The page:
On March 24, 2022, New York City Council members Nantasha M. Williams and Justin L. Brannan introduced Int. 134, a bill that would alter New York City’s impending pay transparency law.  As we previously reported, beginning on May 15, 2022, all New York City employers must state the minimum and maximum salary associated with an advertised “job, promotion, or transfer opportunity,” both internally and externally (the “NYC Pay Transparency Law” or the “Law”).  Int. 134 proposes certain alterations and clarifications to the NYC Pay Transparency Law that may affect employers’ compliance measures.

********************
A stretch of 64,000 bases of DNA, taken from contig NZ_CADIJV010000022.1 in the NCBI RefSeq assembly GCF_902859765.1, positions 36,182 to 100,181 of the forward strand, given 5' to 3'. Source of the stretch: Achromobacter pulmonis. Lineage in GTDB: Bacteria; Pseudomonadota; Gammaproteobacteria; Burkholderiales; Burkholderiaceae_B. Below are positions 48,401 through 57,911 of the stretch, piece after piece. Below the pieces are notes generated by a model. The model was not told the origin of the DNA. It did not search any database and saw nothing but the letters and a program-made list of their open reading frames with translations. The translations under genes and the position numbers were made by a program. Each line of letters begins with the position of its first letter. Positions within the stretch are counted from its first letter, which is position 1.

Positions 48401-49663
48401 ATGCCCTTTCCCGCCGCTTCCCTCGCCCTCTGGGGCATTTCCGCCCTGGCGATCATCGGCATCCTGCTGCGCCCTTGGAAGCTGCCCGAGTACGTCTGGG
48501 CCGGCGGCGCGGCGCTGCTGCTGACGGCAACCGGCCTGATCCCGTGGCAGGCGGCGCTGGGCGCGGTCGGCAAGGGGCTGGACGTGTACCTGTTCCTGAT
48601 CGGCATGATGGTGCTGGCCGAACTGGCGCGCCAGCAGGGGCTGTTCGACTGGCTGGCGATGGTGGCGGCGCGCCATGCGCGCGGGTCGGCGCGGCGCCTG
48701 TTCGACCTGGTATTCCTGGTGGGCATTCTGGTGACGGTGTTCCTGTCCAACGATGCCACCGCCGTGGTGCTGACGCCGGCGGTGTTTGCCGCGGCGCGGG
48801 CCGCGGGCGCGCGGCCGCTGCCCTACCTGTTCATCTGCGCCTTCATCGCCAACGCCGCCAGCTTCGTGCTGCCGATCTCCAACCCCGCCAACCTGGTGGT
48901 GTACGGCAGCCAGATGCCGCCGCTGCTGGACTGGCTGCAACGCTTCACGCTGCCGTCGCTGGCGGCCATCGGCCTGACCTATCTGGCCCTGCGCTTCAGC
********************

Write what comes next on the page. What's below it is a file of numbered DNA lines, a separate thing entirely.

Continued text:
Continue Reading New York City Council Proposes Amendment to Pay Transparency Law

On September 6, 2021, New York Governor Kathy Hochul announced that COVID-19 has been designated as a highly contagious communicable disease that presents a serious risk of harm to the public health under New York State’s HERO Act (“HERO Act” or the “Act”). At the time of the publication of this article, the Commissioner of Health’s designation is only effective until September 30, 2021. On September 30, the Commissioner will review the level of COVID-19 transmission in the state and make a further determination.

Continue Reading NY HERO Act Plans Must Be Activated as COVID-19 Designated a Highly Contagious Communicable Disease